Not only have social policy and welfare been key elements of the Labour governments’ modernisation and reform programmes since 1997, but reform of the structures and practices of policy making and the constitution have also been central to the modernisation agenda. This has included reform of parliamentary procedure in attempts to ‘modernise’ the House of Commons, particularly during Robin Cook’s period as Leader of the House (see Chapter Two), and substantive reform of the House of Lords, in an effort to make the upper chamber more representative and legitimate. This was widely recognised with the removal of the bulk of...

  11. SEVEN ‘Exercising influence and setting limits’: MPs’ influence on welfare policy
    (pp. 151-172)

    The preceding chapters have included discussion of the wide range of views expressed by MPs on the role of government in welfare and on specific aspects of welfare policy (Chapter Four), and the extent to which MPs are influenced by public experiences of state welfare provision (Chapter Five). Some of these views, even among Labour MPs, are clearly at some variance with government policy. However, the extent to which MPs are able to communicate to the government their own concerns and those of the individuals and groups they represent is not clear. As discussed in Chapter Three, recent years have...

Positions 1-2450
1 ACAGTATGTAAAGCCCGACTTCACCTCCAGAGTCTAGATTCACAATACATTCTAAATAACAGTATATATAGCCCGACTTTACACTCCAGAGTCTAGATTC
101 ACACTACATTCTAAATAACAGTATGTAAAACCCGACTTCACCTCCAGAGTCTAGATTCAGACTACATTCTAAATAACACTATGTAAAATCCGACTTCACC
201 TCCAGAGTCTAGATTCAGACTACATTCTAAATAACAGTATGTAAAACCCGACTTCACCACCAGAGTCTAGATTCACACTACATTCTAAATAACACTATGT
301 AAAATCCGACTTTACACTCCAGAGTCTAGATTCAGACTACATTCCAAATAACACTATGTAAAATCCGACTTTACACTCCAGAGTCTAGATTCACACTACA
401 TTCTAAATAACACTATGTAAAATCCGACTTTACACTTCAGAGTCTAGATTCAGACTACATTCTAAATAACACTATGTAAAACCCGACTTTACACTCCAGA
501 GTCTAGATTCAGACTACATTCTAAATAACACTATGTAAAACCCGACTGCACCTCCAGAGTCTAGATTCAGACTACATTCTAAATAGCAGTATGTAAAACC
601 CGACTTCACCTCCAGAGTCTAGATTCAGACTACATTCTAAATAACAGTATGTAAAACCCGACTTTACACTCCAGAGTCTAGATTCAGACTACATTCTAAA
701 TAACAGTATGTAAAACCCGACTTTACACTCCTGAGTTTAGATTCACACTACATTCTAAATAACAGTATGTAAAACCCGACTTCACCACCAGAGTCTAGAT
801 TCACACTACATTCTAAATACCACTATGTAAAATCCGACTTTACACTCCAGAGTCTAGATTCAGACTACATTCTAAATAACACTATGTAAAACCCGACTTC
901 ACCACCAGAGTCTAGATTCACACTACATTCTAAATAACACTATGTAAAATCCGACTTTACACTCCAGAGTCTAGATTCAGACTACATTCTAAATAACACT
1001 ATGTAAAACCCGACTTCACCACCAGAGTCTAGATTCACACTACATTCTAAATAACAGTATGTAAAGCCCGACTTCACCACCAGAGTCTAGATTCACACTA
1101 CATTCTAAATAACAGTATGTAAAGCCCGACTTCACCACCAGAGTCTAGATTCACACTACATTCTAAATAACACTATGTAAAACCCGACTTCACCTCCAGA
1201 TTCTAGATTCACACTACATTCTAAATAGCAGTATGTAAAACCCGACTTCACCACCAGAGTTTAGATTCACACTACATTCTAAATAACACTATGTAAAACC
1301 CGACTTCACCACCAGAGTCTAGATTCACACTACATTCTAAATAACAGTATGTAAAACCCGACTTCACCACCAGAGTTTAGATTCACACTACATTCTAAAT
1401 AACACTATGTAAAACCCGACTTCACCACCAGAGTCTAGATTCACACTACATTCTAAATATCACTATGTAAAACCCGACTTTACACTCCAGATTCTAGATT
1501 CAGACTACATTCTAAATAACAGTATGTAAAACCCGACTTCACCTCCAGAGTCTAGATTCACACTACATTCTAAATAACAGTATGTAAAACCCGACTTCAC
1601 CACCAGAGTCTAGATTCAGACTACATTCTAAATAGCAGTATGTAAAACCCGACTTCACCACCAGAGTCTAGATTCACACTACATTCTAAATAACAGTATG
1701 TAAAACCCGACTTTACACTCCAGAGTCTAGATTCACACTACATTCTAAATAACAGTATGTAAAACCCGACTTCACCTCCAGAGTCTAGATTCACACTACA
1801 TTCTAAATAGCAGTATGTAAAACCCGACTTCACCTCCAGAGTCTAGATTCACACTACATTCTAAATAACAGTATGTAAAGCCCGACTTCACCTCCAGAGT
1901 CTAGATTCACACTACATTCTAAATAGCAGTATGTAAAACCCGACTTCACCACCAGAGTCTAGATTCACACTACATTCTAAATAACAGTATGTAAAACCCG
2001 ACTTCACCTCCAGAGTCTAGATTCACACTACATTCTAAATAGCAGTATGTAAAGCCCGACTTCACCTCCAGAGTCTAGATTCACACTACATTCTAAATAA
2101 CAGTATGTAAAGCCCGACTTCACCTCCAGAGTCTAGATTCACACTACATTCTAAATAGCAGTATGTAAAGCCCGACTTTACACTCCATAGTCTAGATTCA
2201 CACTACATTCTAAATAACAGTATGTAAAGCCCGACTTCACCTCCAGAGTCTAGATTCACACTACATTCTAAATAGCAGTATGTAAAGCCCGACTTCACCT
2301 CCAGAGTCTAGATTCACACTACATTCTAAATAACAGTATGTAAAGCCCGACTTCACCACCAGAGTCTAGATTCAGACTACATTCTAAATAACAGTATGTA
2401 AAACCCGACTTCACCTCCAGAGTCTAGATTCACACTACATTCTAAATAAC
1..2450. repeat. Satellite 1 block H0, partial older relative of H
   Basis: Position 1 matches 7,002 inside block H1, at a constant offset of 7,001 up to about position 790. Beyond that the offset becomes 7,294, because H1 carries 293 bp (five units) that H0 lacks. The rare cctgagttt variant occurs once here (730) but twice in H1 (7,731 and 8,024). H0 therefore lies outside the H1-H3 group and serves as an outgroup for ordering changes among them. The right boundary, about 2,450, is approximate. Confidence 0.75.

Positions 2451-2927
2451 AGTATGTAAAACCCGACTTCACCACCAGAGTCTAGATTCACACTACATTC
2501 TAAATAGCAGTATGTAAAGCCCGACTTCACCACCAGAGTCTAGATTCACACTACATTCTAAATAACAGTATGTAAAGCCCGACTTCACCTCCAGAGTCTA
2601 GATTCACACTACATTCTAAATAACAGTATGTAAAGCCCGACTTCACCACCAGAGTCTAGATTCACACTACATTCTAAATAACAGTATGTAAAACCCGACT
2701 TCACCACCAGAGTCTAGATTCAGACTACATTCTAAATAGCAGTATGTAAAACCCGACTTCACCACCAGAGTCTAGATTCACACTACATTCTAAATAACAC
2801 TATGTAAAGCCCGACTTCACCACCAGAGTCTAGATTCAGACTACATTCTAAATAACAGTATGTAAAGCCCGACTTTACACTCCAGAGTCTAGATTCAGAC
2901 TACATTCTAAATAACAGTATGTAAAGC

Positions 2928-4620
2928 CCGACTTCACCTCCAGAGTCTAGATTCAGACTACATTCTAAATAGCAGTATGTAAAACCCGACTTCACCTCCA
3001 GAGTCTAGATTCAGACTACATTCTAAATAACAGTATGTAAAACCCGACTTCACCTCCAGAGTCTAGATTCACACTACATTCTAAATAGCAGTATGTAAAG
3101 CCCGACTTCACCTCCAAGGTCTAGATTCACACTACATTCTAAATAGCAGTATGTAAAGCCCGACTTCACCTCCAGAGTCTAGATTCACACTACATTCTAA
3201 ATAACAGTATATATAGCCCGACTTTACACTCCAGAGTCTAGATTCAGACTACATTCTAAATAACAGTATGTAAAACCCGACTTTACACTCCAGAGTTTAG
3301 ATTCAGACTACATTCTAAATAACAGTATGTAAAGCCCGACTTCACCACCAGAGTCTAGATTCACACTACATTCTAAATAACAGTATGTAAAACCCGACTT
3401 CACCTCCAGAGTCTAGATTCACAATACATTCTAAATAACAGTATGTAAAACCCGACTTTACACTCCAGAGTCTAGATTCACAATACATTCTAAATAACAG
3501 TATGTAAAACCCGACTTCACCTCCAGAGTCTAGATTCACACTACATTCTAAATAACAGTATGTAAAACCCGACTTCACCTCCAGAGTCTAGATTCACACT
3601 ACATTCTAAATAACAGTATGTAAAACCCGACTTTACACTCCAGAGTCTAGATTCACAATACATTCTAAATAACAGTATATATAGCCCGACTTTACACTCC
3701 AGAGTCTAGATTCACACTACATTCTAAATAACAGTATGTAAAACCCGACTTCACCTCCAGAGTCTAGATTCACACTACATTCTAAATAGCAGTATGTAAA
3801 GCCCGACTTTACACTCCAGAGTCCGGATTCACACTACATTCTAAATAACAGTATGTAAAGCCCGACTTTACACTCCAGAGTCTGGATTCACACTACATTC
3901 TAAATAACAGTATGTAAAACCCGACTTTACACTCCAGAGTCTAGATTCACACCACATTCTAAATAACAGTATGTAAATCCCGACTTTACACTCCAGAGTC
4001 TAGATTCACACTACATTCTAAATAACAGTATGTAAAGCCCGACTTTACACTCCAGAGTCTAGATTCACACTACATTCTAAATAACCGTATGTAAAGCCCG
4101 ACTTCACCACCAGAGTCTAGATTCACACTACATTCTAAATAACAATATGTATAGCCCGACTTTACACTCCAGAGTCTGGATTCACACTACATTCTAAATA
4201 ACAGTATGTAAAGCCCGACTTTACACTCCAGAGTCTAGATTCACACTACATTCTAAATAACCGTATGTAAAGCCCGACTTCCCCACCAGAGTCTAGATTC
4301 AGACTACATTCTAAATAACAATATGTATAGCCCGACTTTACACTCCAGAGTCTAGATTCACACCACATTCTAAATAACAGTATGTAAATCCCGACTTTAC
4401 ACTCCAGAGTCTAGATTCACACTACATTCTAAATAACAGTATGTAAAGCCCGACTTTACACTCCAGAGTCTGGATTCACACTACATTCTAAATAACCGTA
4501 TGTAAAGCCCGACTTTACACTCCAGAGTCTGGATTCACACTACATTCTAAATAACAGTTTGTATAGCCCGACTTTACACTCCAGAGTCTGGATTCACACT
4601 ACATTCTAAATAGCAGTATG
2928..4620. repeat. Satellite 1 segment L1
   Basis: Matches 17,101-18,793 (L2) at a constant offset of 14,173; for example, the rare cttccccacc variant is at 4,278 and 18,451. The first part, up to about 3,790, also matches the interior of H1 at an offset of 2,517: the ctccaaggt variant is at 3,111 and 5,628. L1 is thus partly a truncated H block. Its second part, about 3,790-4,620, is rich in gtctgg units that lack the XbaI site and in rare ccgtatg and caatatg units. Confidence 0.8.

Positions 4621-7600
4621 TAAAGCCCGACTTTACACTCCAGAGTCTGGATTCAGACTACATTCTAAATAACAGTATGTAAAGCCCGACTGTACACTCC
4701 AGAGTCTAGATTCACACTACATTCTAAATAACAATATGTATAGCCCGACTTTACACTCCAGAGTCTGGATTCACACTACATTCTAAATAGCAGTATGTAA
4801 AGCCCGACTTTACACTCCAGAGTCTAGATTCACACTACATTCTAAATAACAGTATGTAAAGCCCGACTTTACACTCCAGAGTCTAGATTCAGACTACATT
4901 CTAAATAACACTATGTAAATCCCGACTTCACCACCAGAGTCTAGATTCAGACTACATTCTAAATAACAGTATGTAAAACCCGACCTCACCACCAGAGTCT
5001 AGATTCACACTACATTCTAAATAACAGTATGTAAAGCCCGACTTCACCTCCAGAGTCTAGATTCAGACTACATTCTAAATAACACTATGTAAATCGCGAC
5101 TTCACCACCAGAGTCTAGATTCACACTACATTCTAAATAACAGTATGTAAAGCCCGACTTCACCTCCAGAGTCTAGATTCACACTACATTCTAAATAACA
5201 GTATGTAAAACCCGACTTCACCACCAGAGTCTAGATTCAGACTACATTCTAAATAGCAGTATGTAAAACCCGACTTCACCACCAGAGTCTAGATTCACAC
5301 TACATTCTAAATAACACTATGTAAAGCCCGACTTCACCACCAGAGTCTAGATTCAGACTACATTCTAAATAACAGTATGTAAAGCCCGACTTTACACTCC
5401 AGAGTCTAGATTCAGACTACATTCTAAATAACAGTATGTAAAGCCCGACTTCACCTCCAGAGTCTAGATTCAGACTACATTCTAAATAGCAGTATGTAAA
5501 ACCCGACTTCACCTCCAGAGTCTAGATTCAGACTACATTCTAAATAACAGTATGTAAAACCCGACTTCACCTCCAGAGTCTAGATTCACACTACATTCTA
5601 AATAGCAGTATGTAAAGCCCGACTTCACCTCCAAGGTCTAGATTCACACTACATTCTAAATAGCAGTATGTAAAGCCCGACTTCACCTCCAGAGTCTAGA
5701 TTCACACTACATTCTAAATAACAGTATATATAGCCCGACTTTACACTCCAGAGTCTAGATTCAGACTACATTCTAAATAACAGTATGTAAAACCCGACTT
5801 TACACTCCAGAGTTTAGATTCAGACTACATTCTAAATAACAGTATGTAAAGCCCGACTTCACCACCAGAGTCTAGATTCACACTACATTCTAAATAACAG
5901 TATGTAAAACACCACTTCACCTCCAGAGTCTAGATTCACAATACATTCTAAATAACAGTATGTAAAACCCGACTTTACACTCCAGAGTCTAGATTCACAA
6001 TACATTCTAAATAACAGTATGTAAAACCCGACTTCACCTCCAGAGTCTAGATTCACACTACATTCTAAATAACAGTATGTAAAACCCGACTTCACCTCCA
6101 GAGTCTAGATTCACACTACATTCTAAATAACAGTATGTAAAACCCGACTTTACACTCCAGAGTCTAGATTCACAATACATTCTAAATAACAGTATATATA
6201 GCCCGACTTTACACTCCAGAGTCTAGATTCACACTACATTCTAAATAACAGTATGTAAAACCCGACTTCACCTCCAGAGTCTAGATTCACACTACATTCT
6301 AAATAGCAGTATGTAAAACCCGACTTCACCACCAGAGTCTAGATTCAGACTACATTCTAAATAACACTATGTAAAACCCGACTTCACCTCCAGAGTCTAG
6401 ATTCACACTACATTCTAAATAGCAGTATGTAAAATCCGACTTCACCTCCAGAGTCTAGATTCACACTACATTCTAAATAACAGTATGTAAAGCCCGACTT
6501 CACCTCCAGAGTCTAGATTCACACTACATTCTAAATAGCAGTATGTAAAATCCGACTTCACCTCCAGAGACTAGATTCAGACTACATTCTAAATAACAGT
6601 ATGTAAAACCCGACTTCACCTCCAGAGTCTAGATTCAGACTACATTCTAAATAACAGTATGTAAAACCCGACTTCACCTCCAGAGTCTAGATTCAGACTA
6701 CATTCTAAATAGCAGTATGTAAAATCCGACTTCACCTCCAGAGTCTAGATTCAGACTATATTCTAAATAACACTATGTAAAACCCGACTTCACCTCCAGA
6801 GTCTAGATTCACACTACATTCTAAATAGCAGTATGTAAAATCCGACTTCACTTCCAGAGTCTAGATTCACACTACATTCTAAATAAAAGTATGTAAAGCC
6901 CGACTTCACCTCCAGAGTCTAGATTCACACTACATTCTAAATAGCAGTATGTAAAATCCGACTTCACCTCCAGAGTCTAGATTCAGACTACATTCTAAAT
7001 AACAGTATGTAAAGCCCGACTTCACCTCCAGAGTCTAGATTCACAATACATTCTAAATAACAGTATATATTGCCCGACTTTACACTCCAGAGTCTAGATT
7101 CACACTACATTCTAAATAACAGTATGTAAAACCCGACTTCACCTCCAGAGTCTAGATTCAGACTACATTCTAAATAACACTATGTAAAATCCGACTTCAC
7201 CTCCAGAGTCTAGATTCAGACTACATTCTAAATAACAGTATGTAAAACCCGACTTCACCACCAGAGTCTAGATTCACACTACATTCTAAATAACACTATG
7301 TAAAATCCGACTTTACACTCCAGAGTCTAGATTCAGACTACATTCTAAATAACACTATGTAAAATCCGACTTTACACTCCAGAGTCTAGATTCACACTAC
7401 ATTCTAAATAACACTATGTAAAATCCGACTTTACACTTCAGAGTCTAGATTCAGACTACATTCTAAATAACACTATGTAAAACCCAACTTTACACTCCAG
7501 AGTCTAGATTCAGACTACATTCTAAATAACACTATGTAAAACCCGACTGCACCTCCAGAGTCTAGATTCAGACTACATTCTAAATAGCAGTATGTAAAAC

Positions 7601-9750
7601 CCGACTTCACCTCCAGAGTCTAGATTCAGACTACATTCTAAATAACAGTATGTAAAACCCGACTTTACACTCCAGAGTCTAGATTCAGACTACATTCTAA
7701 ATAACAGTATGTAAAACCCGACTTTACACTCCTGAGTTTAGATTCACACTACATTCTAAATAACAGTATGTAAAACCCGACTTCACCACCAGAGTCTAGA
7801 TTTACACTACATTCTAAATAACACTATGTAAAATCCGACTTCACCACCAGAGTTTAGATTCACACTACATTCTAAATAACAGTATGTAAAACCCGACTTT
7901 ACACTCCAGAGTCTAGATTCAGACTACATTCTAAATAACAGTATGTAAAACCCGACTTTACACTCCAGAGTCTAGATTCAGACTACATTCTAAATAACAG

12. EIGHT Conclusions
    (pp. 173-178)

    This book has drawn on a variety of evidence, including interviews with 76 MPs and 10 peers, to examine the beliefs, roles and activities of MPs, and to some extent peers, in relation to welfare policy since 1997. The empirical research was undertaken largely during the second Blair term, a period that saw considerable change in many areas of welfare policy. It is also a period in which many commentators suggested that there was a significant increase in the power of the executive, and perhaps in particular the Prime Minister, compared with that of the House of Commons (for example,...

  13. References
    (pp. 179-188)
  14. Index
    (pp. 189-194)